Last week, actors, musicians and directors gathered in a brilliantly lit, mirrored-wall rehearsal studio in the basement of the MSU Auditorium, hashing out a complicated collaboration — well, a collaboration within a collaboration, really.
“Temple,” which comes to the Wharton Center’s Pasant Theatre this weekend, is the latest offering from imaGen, a collaboration between the Wharton Center’s MSUFCU Institute for Art & Creativity and MSU’s Department of Theatre. The annual project brings together MSU theater students, local high school students and professional Broadway actors for an intense, one-weekend run of shows. “Temple,” a musical based on the life of Temple Grandin, is shaping up to be one of the most challenging, complex, collaborative efforts of MSU’s theater season.
The musical centers on Grandin’s struggles with autism and the way she overcame significant obstacles to become a professor of animal science at Colorado State University and a renowned autism advocate. As a researcher observing cattle marching to the slaughter, she identified with their anxiety and pushed for more humane treatment of livestock. She also invented the “hug box,” a device designed to calm individuals with autism spectrum disorders.
Now back to the rehearsal studio, where a cadre of imported talent is getting to know the local cast. Playwright Sylvia Peto, here from her home on Bainbridge Island, Wash., comments and observes, tweaking a word or two when a phrase doesn’t feel right. Composer and conductor Constantine Kitsopoulos rehearses musical numbers with the singers. The in-demand conductor has recently appeared with the New York Philharmonic, the Detroit Symphony Orchestra and the Indiana University Opera Theater. He’s known in theater circles for stints conducting the Tony-winning revival of the Gershwins’ “Porgy and Bess” and the Tony-nominated “A Catered Affair.”
I watch him at his keyboard, accompanying MSU student Anna Birmingham, who plays Grandin’s mother.
“If this is love, how will I know it,” she sings sweetly.
“Temple,” which debuted in 2005 with the Seattle Repertory Theatre, has been musically reworked by Kitsopoulos. The musical’s original composer, Norman Durkee, died of a blood infection in 2004.
“I’m hearing Constantine and his composing accompanying my words for the first time in this production,” Peto says. “It’s good — really, really good. He has heart.”
This production is the accomplished conductor’s debut as a composer.
“My music is designed to support Sylvia’s text, the heart of the story,” Kitsopoulos explains. “It’s all about her powerful words. My six musicians will be playing a very muted, chamber music style.”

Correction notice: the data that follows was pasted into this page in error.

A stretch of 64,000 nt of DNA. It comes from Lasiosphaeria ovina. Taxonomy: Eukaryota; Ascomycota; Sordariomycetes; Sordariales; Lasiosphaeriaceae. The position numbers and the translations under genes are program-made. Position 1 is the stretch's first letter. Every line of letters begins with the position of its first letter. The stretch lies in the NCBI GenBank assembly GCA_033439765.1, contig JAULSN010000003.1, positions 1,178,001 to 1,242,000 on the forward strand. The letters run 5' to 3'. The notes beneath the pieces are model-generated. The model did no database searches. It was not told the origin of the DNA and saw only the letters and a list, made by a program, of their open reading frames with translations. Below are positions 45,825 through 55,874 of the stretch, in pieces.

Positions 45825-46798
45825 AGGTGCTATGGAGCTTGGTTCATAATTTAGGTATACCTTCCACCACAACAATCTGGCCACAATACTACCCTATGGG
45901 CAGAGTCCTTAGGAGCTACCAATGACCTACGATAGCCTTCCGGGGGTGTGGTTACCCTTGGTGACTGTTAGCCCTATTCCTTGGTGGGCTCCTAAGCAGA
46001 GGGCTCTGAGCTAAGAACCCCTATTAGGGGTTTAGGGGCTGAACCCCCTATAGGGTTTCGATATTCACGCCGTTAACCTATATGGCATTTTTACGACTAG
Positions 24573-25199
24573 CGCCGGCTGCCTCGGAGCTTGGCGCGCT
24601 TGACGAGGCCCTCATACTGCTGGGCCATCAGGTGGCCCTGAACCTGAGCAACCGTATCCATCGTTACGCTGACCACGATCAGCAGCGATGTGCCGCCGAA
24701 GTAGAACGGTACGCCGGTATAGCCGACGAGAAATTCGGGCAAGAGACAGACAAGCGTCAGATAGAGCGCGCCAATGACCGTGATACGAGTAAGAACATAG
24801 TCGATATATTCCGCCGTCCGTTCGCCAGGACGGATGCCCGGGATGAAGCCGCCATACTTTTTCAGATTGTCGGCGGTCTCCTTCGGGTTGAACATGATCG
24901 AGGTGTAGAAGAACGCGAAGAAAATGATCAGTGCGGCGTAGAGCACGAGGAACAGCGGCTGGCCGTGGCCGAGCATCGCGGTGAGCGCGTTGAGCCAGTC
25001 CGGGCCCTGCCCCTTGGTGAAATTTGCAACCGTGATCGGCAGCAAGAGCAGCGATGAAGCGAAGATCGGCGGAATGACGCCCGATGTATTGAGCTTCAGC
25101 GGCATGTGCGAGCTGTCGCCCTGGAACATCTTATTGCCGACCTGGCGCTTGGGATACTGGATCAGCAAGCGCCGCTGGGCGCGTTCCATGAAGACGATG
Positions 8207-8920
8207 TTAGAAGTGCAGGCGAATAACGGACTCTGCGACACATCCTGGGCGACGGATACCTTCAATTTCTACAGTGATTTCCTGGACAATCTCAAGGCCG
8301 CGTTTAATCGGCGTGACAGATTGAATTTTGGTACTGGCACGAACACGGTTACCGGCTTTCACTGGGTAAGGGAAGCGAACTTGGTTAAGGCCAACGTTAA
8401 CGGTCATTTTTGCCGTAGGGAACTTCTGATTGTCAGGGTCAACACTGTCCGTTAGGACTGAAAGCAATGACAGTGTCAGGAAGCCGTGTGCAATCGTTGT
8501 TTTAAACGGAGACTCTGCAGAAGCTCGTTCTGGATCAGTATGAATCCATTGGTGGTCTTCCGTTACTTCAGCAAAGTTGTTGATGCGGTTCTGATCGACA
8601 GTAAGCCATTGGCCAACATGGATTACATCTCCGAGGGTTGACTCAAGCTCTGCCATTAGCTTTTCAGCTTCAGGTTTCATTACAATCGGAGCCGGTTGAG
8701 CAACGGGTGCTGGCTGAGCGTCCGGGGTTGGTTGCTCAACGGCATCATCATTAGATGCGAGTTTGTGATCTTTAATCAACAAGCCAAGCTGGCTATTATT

Missing from the rehearsal is director Gabriel Barre, who will be flying in later in the week, fresh off a directing engagement at Japan’s Umeda Arts Theatre. Barre has been phoning in input and direction to on-site co-director and co-choreographer Jennifer Paulson-Lee, also a veteran of the Broadway stage.
“Yes, of course, we stay in touch daily, through video, over email,” Barre said via email. “We’ve worked together so much; we know each other’s styles and the ways in which we are alike and different.”
“Gabe and I have worked together on many productions,” Paulson-Lee says. “We can pretty much finish each other’s sentences, although, I have to admit … this was … .”
She trails off as she notices two actors working on a scene. She is back in director mode, her last sentence left unfinished.
For a good chunk of this rehearsal, Paulson-Lee works with New York actress Zillah Glory. The actress, who plays Grandin in this production, is precariously perched atop a 12-foot yellow ladder for one crucial scene. Paulson, the embodiment of a professional New York director, moves effortlessly around her actors, directing Glory down from her aerie.
Much of the play deals with Grandin’s struggles with autism, and the Wharton Center is making special arrangements for audience members with autism spectrum disorders or other sensory input disorders. A Saturday afternoon “sensory friendly performance” features toned down lighting and sound elements and other accommodations.
“Lights will not be as bright, we will never go to all black and sound will be modulated,” said Diane Willcox, Wharton Center director of marketing and communication. “We will have a ‘restless room’ for anyone who might feel overwhelmed and professional therapists on hand if the need for anxiety management occurs.”
Collaboration is a long-running theme in the MSU Department of Theatre. Kirk Domer, chairman of the department and professor of scene design, and Rob Roznowki, head professor of acting, even co-wrote a book on the topic, “Collaboration: A Practical Guide for Designers and Directors.” “Temple” follows on the heels of MSU’s season opener, “Punk Rock,” which included a showing of the film “Making a Killing: Guns, Greed and the NRA,” several pre- and post-production discussions on gun violence and bullying and a fundraiser for the Michigan chapter of the Coalition to Prevent Gun Violence. With “Temple,” the MSU Department of Theatre is trying to stretch the boundaries of collaboration even further.
“Our efforts this year mirror our textbook,” Roznowski explains. “We reject the antiquated idea of separate silos of education and learning for students in different aspects of theater. We’re adding breadth — exposure to professionals — for those who might want to be playwrights, choreographers, opera singers, dancers … .”
He pauses for a second, then looks at me and finishes the thought with a friendly chuckle.
“Even theater critics.”
7:30 p.m. Friday, Oct. 21 and Saturday, Oct. 22
Sensory friendly performance: 2 p.m. Saturday, Oct. 22
750 E. Shaw Lane, East Lansing
(517) 432-2000, whartoncenter.com